All of these discoveries were unexpected. Ad hoc stories have been suggested to explain some of them. Others, like the disappearing water, are simply ignored.

The Electric Universe model expects diversity in planetary atmospheres because they are formed in a process of electric discharge ejection from a larger body – a gas giant or dwarf star. Plasma discharges are an efficient means of segregating elements and their isotopes based on their critical ionisation velocities and atomic mass. This is the reason for the separation of elemental colors in beautiful planetary nebulae. A cosmic plasma discharge is also a copious source of neutrons. Atoms that are bombarded by these neutrons form short-lived radioactive elements. That explains the puzzling presence of the decay products of such elements in meteorites, which are debris from the planetary birth process. The cosmic discharge is also powerful enough to cause nuclear transformations.

The Electric Universe model provides a simple way of understanding the differences in atmospheric composition between Earth and Venus. But it applies to Titan as well, where more atmosphere puzzles were recently uncovered. Both Venus and Titan are young planets, related by birth. Their atmospheres are not yet in equilibrium – as shown by the destruction of water near the Venusian surface and by the remnant of methane in Titan’s atmosphere. The abundance of water on Earth and water ice on many moons in the outer solar system signals those bodies' earlier birth under electrical conditions that were different from those of Venus and Titan.

At first sight, the atmospheric compositions of Titan and Venus appear too dissimilar for them to be related: Titan's atmosphere is predominantly nitrogen, but Venus's atmosphere is mostly carbon dioxide. In the electrical model the difference is superficial: Ancient records describe Venus going through a prolonged and spectacular discharge phase following her birth. And the nuclear energy difference between the nitrogen molecule and the carbon monoxide molecule is quite small. In the presence of the hot, iron-bearing surface of Venus, acting as a catalyst, that planet’s nitrogen was converted to carbon monoxide. The carbon monoxide reacted with water vapor at the hot surface, in a well-known industrial process, to form carbon dioxide and hydrogen. The hydrogen is found to be escaping in a steady stream from the upper atmosphere. These steps are a very effective means to remove hydrogen from water and to leave behind deuterium to give the observed phenomenally high deuterium/hydrogen ratio.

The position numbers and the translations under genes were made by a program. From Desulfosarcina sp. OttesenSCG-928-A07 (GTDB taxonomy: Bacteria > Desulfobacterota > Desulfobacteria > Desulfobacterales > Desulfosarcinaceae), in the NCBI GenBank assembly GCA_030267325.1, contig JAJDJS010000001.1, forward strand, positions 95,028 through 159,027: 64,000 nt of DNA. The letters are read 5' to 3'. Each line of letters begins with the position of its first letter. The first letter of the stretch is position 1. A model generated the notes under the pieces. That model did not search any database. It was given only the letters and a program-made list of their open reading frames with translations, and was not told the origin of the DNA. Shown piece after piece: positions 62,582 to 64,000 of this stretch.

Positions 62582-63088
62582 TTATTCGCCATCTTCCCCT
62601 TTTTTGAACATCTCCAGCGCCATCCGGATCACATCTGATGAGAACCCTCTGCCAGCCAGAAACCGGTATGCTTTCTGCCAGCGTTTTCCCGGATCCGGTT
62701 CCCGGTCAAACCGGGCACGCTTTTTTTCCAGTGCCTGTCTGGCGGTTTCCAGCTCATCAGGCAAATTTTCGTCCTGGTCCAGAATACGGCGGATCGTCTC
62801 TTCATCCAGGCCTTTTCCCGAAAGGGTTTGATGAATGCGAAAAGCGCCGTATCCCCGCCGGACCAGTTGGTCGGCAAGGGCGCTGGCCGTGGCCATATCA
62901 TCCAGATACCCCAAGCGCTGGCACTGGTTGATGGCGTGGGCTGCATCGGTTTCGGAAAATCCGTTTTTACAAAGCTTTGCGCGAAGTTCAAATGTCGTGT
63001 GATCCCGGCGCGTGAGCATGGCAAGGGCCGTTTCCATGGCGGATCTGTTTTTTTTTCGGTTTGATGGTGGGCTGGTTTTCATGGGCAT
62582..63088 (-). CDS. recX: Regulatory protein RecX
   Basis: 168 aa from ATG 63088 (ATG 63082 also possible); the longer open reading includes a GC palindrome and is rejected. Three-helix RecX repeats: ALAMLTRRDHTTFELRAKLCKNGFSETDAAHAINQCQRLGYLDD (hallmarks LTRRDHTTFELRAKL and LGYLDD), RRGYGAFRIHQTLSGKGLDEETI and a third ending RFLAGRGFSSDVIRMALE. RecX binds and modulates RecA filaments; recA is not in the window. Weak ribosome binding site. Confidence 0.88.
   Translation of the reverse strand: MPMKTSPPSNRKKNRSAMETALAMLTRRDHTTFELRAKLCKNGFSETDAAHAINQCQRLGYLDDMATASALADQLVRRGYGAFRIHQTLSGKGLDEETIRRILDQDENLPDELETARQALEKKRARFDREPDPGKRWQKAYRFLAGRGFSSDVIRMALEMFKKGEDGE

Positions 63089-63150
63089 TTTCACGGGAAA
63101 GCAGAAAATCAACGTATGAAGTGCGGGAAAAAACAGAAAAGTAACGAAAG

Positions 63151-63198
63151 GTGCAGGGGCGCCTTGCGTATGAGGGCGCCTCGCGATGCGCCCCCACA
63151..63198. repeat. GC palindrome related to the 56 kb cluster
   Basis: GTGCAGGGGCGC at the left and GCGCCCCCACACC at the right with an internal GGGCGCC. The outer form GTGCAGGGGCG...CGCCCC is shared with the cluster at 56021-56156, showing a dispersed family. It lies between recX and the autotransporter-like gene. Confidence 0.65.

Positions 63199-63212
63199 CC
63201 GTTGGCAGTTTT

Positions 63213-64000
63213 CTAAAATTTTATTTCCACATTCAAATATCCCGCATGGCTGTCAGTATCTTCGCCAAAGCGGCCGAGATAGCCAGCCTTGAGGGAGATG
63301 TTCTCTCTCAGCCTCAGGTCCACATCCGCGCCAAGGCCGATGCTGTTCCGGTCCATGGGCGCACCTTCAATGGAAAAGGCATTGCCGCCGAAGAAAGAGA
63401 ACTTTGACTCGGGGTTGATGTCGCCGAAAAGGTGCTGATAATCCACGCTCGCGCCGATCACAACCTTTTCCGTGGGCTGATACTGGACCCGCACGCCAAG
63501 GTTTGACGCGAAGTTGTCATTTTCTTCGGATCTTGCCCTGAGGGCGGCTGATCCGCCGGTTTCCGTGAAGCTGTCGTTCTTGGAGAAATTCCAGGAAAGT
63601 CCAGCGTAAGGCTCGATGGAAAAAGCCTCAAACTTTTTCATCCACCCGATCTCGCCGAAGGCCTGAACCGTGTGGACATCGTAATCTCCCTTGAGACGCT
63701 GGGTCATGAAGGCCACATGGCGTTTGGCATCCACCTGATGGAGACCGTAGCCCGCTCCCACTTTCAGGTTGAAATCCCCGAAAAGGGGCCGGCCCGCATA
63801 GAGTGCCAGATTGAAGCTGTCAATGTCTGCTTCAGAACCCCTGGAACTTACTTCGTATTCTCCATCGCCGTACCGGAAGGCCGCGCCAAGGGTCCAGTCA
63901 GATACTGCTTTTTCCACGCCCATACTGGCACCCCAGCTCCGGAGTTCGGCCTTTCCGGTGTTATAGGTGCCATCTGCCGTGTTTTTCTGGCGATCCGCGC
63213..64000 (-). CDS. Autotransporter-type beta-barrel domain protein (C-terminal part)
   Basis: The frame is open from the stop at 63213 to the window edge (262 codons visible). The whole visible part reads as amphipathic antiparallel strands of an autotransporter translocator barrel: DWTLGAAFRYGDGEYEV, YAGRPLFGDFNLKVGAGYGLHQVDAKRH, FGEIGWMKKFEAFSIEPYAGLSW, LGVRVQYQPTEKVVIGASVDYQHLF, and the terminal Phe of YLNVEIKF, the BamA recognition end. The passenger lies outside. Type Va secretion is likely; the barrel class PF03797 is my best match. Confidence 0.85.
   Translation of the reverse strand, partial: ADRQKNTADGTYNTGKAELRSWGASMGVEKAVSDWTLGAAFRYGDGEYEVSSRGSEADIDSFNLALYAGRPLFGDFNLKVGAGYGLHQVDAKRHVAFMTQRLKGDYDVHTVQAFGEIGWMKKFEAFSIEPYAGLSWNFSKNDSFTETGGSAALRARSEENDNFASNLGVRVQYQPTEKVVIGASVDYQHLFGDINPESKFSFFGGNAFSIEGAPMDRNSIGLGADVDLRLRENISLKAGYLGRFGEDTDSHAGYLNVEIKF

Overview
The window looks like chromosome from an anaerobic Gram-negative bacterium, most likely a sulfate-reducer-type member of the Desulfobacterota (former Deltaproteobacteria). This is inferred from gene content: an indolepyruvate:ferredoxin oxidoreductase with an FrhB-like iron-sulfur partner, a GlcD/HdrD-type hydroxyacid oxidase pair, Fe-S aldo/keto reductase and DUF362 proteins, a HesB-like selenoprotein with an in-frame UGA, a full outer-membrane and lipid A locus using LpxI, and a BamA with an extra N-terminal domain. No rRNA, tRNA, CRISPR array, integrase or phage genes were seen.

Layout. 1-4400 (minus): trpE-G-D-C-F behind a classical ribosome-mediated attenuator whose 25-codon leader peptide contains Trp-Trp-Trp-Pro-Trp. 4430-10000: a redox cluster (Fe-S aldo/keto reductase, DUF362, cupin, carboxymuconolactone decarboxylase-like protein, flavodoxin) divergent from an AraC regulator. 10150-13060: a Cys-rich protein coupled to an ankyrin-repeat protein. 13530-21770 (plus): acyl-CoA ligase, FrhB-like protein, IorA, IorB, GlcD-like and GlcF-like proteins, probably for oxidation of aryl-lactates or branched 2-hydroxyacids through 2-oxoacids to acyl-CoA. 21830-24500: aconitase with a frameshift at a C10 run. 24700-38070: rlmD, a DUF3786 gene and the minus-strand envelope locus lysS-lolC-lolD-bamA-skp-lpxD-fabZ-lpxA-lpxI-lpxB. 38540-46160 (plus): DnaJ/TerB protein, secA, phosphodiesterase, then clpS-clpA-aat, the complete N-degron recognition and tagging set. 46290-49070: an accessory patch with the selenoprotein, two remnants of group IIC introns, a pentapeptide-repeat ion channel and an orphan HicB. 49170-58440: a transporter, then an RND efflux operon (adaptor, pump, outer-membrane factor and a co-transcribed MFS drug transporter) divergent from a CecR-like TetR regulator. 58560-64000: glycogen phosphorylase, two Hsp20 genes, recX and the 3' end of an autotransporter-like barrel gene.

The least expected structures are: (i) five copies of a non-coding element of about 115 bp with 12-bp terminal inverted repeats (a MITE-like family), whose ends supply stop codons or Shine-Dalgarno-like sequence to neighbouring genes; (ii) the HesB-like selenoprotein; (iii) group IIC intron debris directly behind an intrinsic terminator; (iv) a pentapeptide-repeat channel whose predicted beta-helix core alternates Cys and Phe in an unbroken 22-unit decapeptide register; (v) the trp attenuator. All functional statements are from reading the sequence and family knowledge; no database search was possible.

It seems the process is still active today, giving rise to the destruction of water vapor at the surface of Venus. The electrical energy required is available in the more subdued form of a glow discharge from high elevations. The glow discharge forms a dense, conductive plasma coating, like a sheet of metal over the highlands of Venus. It has given rise to claims that Venusian mountains are topped with “fool’s gold!”


David Talbott, Wallace Thornhill
Amy Acheson
  CONTRIBUTING EDITORS: Mel Acheson, Michael Armstrong, Dwardu Cardona,
Ev Cochrane, C.J. Ransom, Don Scott, Rens van der Sluijs, Ian Tresman